Its sad that during the 3 years the watch is out, nobody came out with a tracker that has the same sensors.

    I am looking for 24h HR, accurate sleep and daily activity tracking with an easy way to export the data. I could’t care less about notifications and other gimmicks, all sport activities I track with my Fenix 2 anyway.

    So what are the options? TomTom Touch seems a contender, Vivosmart HR, Possibly Withings’ new Steel HR? Perfect solution would be to upgrade my Fenix 2 to 3HR, but I guess the Fenix 3 is a bit too chunky to wear it 24h a day?

    Any thoughts? Advice?

    • NeilSFO

      @nmarseille, I am surprisingly happy with my Garmin Vivosmart HR as the all-around activity tracker, with24hr optical HR (lowered sampling rate, however) and supreme waterproofing. When I am at the gym, I use this same tracker, but I am thinking of switching this over to a Garmin Fenix (or possible one of these Spark 3’s, if the Adventure is also swimmable and features the same swin modes).

      I’ve also been following the adventures of Kronos, the kickstarter bluetooth activity tracker disc that fits under a normal dress watch. For those important meetings, maybe this would suffice when I want to wear my Tag Heuer but still track my steps (like at the many tradeshows I travel to).

      Importantly, I am finding that the future of my data tracking is less about the device and more about the software: Garmin’s apps are getting extremely good over time, and I wish reviewers would focus more on the app and web experiences of these fitness platforms and not just on the wearable. DC does a good job in most reviews, but many other sites miss this completely. (But DC, love to see more about the apps these devices work with, thanks!). –Neil

  19. nmarseille

    Any idea if it would be possible to charge adventurer battery during tracking (in order to increase tracking duration above 24h) ?
    This watch would then be a must have..I don’t need all metrics displayed by garmin and suunto high end watch.
    I love my 1st gen tomtom multisport but lack altitude data in realtime.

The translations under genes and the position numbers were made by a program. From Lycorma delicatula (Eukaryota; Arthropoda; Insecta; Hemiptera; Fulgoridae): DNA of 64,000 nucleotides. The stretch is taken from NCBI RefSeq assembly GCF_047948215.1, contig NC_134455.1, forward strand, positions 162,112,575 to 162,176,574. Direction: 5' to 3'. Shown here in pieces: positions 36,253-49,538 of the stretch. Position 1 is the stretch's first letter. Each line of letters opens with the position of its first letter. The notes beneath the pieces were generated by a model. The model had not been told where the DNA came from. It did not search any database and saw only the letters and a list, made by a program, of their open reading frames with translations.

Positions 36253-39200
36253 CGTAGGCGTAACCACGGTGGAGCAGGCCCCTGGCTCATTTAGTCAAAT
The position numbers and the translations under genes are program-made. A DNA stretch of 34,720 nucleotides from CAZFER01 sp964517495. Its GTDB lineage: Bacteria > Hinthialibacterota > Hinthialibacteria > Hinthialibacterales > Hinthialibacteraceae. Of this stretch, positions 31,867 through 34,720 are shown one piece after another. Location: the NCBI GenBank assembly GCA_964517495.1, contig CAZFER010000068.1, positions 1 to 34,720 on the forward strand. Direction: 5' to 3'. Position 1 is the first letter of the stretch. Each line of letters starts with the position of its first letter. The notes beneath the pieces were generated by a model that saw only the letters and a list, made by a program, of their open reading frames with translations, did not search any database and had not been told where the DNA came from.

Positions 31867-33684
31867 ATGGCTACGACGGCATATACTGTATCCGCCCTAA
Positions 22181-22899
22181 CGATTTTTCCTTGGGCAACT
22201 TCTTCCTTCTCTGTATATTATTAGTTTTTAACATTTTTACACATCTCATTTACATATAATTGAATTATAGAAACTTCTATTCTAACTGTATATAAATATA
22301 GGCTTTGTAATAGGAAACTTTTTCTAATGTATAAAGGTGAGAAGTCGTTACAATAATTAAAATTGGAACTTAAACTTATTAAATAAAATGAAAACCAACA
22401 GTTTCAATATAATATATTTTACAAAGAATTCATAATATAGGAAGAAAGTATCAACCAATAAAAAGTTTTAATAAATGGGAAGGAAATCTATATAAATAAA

20. oriol

    Hi Ray,

    thanks for all job you do.
    I am thinking about getting one runner 3 (or spark 3…). I see it as a very good value for money.
    one quick question: what is the difference between the straps? is it only the length or also the width?

    Thanks in advance!


  21. gingerneil

    I wonder if we will see Garmin follow the lead here and look at different GPS sampling rates on their devices ? Its amazing that Tomtom get such a boost in battery by going to 2s recording. I cant see that making much difference even in running, assuming its not a crazy route full of switchbacks. For a long ultra, or even just as an emergency when you forget to charge, 2, 3 or even 4s recording could be very useful. Maybe a combination where the device switches to a different rate at chosen battery levels ?

  22. Justin P

    I’m just curious as to if the spark 3 (and the adventure 3) support ant + and BTS? I haven’t used any of Tomtom’s products in the past, but the adventure 3 has grabbed my attention. Anyone have history with their OHRM? Is it an “in-house” one or do they licence from another company. I want to wait out a bit for the Suunto sport HR (the valencell one), but I have to say this watch just opened up the race for my money.

    • It does not support ANT+, but you can pair some Bluetooth Smart sensors.

      Their OHRM is from LifeQ, I wrote a whole bunch in the linked Spark review from last fall, about that company.

    • Aleksander

      Is it the same one as last time, or have there been changes? My Spark never seems to keep up when doing intervals and was wondering if it has been improved. It works well for steady runs though, so now I alternate between using the it and a hrm belt.

    • My understanding is that it’s the same sensor.

  23. chris clinton

    How does the Touch compare in size to the Garmin Vivosmart HR and the Vivofit 3? My wife has a tiny wrist and we have had troubles finding an activity tracker, that still works as a traditional watch, that fits her tiny wrist. The bands are appropriately sized and wrap around, no issue there. The trouble we find is that the digital head units are so long they stick out from her wrist not allowing the bands to properly keep the unit from flopping around. Maybe another way to look at this: which would be better on the wrist of a child?